Lewy body dementia occurs when protein deposits called Lewy bodies develop and interfere with brain function. It is also a progressive disease. Classic symptoms include visual hallucinations and REM sleep behavior disorder. Diagnosis involves identifying the characteristic signs through imaging or brain wave testing. Care consists of treating individual symptoms.
Frontotemporal dementia is an example of health condition that displays specific symptoms due to a certain area of damage in the brain. The term describes a host of disorders with similar signs. The frontal lobe, for example, controls voluntary action and social interactions. Damage in this area causes inappropriate behavior, lack of empathy, and apathy.
The temporal lobe manages visual memories and language recognition. Injury to this area causes speech and communication difficulties. It can affect both spoken and written language. These specific sets of causes and effects differentiate it from AD and other forms of dementia. Like other irreversible causes, treatment involves managing symptoms rather than curing it.
Reversible forms of dementia may appear suddenly or gradually, depending on the cause. For example, nutritional deficiencies of vitamins such as B1, B6, and B12 may take longer to become evident than an event like a subdural hematoma or poisoning. The symptoms may abate if the cause is identified and remedied.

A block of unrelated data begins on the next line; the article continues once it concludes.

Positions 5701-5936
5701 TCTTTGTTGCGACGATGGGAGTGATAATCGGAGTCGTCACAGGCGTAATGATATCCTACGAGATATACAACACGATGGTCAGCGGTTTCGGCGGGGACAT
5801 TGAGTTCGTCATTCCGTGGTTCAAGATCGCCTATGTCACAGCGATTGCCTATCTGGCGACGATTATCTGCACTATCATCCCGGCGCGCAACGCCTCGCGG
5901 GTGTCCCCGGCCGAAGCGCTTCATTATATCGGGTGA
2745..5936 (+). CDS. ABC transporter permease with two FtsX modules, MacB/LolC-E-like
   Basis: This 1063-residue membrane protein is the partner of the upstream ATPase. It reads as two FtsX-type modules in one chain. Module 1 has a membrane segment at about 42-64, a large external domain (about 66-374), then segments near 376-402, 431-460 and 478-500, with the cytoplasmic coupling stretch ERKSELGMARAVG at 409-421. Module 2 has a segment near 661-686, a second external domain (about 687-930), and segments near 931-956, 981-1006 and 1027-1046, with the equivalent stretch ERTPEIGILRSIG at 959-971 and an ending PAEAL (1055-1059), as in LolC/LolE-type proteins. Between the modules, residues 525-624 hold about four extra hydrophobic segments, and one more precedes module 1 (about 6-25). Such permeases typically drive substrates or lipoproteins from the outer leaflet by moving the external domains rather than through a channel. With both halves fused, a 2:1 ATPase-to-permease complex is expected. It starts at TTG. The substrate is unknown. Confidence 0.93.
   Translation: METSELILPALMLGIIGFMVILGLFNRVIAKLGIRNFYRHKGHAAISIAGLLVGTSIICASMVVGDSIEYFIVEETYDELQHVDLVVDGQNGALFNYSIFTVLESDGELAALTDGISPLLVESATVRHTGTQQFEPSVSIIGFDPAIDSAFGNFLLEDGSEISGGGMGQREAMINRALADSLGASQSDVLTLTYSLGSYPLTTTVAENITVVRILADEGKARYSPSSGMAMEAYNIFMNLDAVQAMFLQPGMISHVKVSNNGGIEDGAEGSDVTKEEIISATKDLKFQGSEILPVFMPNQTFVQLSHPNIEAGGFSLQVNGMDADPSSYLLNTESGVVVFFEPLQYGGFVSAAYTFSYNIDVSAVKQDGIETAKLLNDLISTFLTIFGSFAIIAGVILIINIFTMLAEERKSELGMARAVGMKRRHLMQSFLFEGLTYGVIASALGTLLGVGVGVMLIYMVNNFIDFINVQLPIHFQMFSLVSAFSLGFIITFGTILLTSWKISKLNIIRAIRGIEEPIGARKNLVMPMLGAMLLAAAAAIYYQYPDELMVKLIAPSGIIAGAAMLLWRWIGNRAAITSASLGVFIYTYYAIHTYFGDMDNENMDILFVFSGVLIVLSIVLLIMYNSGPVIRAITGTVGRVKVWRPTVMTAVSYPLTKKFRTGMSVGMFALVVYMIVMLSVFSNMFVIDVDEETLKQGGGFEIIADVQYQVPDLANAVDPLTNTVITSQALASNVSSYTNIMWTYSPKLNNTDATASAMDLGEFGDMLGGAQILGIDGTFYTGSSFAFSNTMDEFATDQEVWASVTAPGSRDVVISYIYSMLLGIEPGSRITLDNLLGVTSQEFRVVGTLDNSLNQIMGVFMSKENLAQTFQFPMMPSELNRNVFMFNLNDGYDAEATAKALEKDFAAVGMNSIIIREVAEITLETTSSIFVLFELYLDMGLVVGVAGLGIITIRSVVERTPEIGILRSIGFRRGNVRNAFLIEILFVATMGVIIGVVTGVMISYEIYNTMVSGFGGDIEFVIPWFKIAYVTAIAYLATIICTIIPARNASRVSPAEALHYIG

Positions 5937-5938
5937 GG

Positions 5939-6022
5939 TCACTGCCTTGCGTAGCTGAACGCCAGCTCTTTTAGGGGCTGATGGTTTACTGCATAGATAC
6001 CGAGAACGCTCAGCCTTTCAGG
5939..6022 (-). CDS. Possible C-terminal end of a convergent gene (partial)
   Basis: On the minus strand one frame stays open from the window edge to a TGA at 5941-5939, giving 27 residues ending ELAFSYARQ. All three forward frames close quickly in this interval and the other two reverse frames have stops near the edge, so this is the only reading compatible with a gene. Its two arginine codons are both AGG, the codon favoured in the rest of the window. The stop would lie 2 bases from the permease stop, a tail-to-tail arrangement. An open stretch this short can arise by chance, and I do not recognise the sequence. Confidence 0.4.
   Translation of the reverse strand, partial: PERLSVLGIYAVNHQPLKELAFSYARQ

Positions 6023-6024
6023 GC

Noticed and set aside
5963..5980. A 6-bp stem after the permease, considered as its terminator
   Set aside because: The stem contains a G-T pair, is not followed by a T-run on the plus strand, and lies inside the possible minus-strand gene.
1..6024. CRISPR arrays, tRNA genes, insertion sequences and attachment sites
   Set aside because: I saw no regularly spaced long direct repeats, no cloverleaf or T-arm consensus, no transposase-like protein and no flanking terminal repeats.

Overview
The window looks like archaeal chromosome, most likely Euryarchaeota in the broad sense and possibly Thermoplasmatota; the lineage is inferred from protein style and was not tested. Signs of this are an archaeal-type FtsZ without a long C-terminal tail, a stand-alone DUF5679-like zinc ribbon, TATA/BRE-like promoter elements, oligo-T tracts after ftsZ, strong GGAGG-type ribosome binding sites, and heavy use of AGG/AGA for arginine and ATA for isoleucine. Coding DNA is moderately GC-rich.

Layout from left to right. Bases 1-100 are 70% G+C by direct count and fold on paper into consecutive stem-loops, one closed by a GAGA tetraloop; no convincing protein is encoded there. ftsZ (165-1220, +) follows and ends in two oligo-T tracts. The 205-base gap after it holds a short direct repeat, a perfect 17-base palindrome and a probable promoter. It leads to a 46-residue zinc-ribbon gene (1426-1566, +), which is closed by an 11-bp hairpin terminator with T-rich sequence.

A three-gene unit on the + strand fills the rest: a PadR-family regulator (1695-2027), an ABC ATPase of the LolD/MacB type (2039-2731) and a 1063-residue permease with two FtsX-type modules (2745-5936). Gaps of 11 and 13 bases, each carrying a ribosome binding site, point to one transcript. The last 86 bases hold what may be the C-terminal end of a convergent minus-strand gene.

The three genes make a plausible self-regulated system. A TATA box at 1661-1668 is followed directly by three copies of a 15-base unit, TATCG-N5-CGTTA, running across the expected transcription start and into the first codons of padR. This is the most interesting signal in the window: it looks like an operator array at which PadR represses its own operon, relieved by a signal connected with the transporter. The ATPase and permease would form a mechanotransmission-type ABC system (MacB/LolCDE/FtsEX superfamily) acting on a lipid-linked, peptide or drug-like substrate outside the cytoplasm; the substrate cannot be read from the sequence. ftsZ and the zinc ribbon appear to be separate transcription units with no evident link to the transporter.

However, the degree of damage is the deciding factor. The brain has some capacity to reinvent itself, an ability known as neuroplasticity. Some parts may take on the role of damaged areas to compensate for an injury. The process involves building new connections between nerves. That is where therapy is helpful to help the brain relearn certain tasks.
Some causes of dementia are controllable with lifestyle changes which will affect their progression. Risk factors include smoking and heavy alcohol use. Proper management of chronic health conditions like high blood pressure and diabetes may also slow the onset of dementia.
The Changing Tide
The Centers for Disease Control and Prevention estimate that nearly five million Americans have Alzheimer’s disease. The World Health Organization places the number of individuals with dementia worldwide at 47 million. Most research indicates a steady increase in the number of people living with dementia in any form. However, there is good news on the horizon.
A study published on the JAMA Network found that the prevalence of AD in the United States declined from 11.6 percent in 2000 to 8.8 in 2012. Scientists have observed similar trends in the UK and Scandinavia. And ongoing research offers further hope as the changing demographics point to a larger aging population.
Scientists remain unsure about what causes AD and dementia. Genetic, environmental, and lifestyle factors may all play a role to varying degrees. But with understanding comes a path to hope and a cure.
Alzheimer’s and dementia follow different courses in how the progression occurs. Ultimately, it is the cause of memory loss that determines what and when symptoms appear. While some conditions like AD have no cure, others like metabolic problems offer the hope of being reversible. The importance of sound brain health cannot be overestimated.